So naturally I’ve  put it back into my calendar.

This month, then, I’m two weeks late so I’m sorry for the late entry.

Thanks Laura. I’m so happy it’s back!

This months challenge by the way is Boys.

The Highway Code : FFftPP

The Highway Code

The driver didn’t appear stressed.

His grip was relaxed on the steering wheel and his eyes were on the road ahead.

He was was a little close to the car in front but the weather conditions were fine and the road was dry.

“First driving test?”

“No … my second.” he said apologetically, turning towards me.

“Keep your eyes on the road!”


He started to overtake a blue car in front.

As we approached the car he turned once again.

The little girl in the back seat is signing us.”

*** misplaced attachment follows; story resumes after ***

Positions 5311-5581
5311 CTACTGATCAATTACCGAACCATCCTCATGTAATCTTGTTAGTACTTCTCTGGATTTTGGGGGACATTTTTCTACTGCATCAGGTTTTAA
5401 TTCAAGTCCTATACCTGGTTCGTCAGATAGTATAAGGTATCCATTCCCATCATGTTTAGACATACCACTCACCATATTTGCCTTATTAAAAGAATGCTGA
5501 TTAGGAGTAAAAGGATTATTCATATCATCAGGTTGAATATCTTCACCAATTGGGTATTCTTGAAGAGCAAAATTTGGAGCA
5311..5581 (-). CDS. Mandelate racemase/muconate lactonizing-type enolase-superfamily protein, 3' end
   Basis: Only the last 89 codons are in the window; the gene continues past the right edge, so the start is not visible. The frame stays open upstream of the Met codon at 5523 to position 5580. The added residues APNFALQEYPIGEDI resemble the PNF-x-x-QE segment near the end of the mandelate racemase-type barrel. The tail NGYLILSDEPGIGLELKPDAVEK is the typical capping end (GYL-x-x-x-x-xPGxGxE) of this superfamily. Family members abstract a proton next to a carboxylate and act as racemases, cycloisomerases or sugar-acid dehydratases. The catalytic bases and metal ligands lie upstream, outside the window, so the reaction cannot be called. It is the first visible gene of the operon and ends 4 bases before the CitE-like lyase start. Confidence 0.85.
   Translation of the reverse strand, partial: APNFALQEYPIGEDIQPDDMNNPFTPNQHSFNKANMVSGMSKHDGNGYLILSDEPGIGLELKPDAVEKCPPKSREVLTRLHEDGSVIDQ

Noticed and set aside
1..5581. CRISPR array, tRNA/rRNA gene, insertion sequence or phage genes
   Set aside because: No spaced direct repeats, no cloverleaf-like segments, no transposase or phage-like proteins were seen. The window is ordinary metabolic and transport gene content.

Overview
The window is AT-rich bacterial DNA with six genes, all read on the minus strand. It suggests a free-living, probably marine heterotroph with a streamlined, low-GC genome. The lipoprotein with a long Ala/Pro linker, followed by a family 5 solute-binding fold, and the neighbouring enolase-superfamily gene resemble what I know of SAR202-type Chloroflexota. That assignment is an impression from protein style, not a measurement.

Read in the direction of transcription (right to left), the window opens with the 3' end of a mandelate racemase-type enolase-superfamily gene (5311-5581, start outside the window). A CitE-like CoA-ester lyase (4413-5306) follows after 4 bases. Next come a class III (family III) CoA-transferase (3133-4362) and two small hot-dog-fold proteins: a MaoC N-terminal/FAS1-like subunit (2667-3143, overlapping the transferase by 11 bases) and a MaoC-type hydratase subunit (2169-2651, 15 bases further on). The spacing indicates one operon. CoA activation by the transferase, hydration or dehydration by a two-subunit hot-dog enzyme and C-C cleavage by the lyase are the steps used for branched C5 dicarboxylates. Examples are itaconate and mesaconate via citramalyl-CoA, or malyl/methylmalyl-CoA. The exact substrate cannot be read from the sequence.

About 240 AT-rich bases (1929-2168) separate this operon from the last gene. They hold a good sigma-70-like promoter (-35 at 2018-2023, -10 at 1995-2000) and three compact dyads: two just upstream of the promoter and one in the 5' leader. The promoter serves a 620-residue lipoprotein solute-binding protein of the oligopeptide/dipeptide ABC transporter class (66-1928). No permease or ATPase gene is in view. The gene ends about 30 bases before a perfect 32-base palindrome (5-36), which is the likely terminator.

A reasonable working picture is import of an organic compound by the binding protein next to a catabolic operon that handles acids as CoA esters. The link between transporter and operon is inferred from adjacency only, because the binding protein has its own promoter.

“Keep …”

It happened so fast.

The car in front veered suddenly to the right.

I screamed, “Brake,” but it was already too late.

But there was no noise, no impact and no accident.

The screens in front dimmed, all movement ceased and the car doors sprung open to show the interior of the testing hanger and the lines of other simulators.

“Please unbuckle your seatbelt Sir,” I said.

“Third time lucky perhaps,” I added.

Flash Fiction for the Purposeful Practitioner is a weekly challenge by Roger Shipp. This weeks image is © pixabay car-driving-road-dashboard-wheel-316709.

  • A photo prompt and an introductory sentence/ topic is to be used as your ‘muse’. They will arrive promptly at midnight each Friday morning.
  • Include the photo prompt and its credits with your story on your blog. Use of theintroductory sentence/ topic is optional. Some followers like the introductory sentence ideas.
  • All stories are to be crafted and honed to under 200 words in length.